By Alexia Santamaria
It’s a bad time of year to throw a dinner party. While complaining about the weather will take up a good chunk of conversation, the close proximity of the election means it’s impossible to avoid the inevitable turn towards politics. Events of the last few years have meant people have much stronger views on what they think the incoming government should be doing, and how.
“From every movement we’ve seen in recent years to uphold Te Tiriti, or protect communities from Covid-19, hate speech, or the devastations due to climate change, we’ve also seen a backlash in other corners of society,” says Dr Emily Beausoleil, a senior lecturer in political science at Victoria University.
“That backlash has gotten bolder as we get closer to the elections.”
She suggests certain groups are encouraging this discord, more than in previous pre-election periods.
“From Julian Batchelor’s racist platforming to party promises to undo efforts to co-govern or to reverse the strides we’re making to ensure future generations know their own history, certain politicians and select groups are using this moment to stir up unwarranted fears and cause divisions.”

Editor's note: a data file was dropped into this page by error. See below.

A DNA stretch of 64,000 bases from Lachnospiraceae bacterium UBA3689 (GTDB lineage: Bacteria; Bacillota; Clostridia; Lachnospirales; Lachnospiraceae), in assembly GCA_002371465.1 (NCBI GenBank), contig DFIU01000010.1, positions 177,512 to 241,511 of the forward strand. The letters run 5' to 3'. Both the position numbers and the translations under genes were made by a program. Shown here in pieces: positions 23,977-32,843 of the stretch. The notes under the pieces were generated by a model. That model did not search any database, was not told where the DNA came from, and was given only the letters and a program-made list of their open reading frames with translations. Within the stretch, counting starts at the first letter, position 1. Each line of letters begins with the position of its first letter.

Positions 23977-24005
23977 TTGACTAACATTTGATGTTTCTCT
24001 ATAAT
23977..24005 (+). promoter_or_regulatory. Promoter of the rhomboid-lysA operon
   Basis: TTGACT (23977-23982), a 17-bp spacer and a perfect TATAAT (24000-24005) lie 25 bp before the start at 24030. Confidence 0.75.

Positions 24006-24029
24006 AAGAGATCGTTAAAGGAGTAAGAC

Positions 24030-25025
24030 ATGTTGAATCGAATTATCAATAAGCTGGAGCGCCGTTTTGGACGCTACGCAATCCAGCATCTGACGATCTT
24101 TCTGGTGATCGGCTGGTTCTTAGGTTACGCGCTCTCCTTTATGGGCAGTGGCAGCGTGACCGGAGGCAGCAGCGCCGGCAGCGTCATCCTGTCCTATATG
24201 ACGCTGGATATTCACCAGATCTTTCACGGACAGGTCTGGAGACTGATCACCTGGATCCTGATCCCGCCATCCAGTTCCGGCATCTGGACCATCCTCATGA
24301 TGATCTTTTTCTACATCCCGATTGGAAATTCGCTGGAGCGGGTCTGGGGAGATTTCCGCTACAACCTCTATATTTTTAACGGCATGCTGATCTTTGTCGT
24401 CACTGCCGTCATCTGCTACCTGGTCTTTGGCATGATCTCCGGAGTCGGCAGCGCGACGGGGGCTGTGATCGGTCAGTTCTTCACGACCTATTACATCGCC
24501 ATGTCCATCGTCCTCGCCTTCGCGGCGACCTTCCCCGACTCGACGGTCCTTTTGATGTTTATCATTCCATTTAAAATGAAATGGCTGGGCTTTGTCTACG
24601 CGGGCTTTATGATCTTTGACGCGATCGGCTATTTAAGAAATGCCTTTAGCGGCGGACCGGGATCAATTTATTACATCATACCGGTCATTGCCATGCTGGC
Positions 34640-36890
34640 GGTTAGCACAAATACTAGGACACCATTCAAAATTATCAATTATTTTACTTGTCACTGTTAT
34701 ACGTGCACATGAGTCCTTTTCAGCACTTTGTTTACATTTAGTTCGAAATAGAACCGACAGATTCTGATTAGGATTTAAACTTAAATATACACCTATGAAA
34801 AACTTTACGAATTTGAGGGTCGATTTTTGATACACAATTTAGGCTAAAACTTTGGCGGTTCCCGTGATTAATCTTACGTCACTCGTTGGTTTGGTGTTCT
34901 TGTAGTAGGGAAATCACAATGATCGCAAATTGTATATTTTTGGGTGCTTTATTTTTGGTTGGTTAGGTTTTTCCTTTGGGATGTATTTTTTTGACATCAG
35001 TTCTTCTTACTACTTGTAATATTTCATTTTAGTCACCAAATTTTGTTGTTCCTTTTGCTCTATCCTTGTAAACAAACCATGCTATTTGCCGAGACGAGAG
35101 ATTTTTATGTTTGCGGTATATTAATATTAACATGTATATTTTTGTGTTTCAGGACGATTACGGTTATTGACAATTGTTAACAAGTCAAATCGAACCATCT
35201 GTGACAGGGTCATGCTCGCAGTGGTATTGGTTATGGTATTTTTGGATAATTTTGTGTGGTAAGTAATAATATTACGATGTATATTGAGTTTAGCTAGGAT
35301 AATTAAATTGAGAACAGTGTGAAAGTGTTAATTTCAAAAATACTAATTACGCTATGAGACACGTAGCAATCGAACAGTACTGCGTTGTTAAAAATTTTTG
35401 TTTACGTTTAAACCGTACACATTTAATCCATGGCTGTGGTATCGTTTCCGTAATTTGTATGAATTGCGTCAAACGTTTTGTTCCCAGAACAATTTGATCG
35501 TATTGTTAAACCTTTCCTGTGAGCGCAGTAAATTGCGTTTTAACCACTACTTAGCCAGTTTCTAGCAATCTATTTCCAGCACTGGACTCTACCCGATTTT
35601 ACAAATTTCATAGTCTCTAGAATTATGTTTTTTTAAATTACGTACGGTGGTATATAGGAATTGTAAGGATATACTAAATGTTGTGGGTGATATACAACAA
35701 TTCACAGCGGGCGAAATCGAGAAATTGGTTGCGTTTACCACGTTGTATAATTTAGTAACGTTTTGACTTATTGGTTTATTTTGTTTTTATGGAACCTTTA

How do we deal with these potentially stressful interactions without skyrocketing our blood pressure? Diane Bellamy, a Dunedin-based psychologist, has given this some deep thought.
“It’s really important to try and be aware, curious and open about differences. In my own case, I came from a conservative religious background – yet am now a supporter of all faiths, pro-choice, a queer ally and a trained sex therapist – who would have thought it? In my early life, my views would have been much different to what they are now.”
Bellamy advises trying to manage your response if you’re in a social situation and considering your own dignity – and that of others – rather than being reactive and emotional.
“We often cannot help but show our shock or surprise when someone we thought we knew well expresses an unexpected or very different opinion to us – particularly if we find this offensive or against what we hold dear to us.”